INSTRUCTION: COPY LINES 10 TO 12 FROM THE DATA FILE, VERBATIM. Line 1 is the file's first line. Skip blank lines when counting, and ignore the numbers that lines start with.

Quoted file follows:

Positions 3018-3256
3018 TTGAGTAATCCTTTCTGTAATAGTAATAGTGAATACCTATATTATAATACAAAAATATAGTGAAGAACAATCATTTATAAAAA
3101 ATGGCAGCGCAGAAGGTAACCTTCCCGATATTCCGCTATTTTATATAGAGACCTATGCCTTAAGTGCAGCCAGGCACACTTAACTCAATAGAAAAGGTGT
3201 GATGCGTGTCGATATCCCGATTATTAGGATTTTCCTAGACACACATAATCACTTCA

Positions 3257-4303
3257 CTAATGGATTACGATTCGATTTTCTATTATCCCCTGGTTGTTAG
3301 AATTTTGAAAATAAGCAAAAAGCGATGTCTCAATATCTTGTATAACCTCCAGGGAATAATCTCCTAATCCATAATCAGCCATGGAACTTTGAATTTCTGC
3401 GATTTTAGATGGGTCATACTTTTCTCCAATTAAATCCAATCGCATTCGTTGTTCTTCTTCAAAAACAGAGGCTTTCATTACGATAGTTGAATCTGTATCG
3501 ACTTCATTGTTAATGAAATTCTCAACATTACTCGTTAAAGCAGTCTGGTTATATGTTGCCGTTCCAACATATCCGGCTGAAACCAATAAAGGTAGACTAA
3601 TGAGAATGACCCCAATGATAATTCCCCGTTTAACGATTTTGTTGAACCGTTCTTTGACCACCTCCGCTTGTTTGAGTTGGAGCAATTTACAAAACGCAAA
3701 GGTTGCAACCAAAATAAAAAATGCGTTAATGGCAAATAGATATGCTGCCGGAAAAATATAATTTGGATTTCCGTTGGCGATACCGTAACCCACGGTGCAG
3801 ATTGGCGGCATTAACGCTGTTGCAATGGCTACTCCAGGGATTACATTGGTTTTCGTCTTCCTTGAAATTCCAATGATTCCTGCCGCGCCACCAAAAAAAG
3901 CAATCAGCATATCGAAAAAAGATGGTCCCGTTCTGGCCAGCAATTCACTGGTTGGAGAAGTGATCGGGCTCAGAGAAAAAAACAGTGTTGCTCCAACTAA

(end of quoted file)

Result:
3601 TGAGAATGACCCCAATGATAATTCCCCGTTTAACGATTTTGTTGAACCGTTCTTTGACCACCTCCGCTTGTTTGAGTTGGAGCAATTTACAAAACGCAAA
3701 GGTTGCAACCAAAATAAAAAATGCGTTAATGGCAAATAGATATGCTGCCGGAAAAATATAATTTGGATTTCCGTTGGCGATACCGTAACCCACGGTGCAG
3801 ATTGGCGGCATTAACGCTGTTGCAATGGCTACTCCAGGGATTACATTGGTTTTCGTCTTCCTTGAAATTCCAATGATTCCTGCCGCGCCACCAAAAAAAG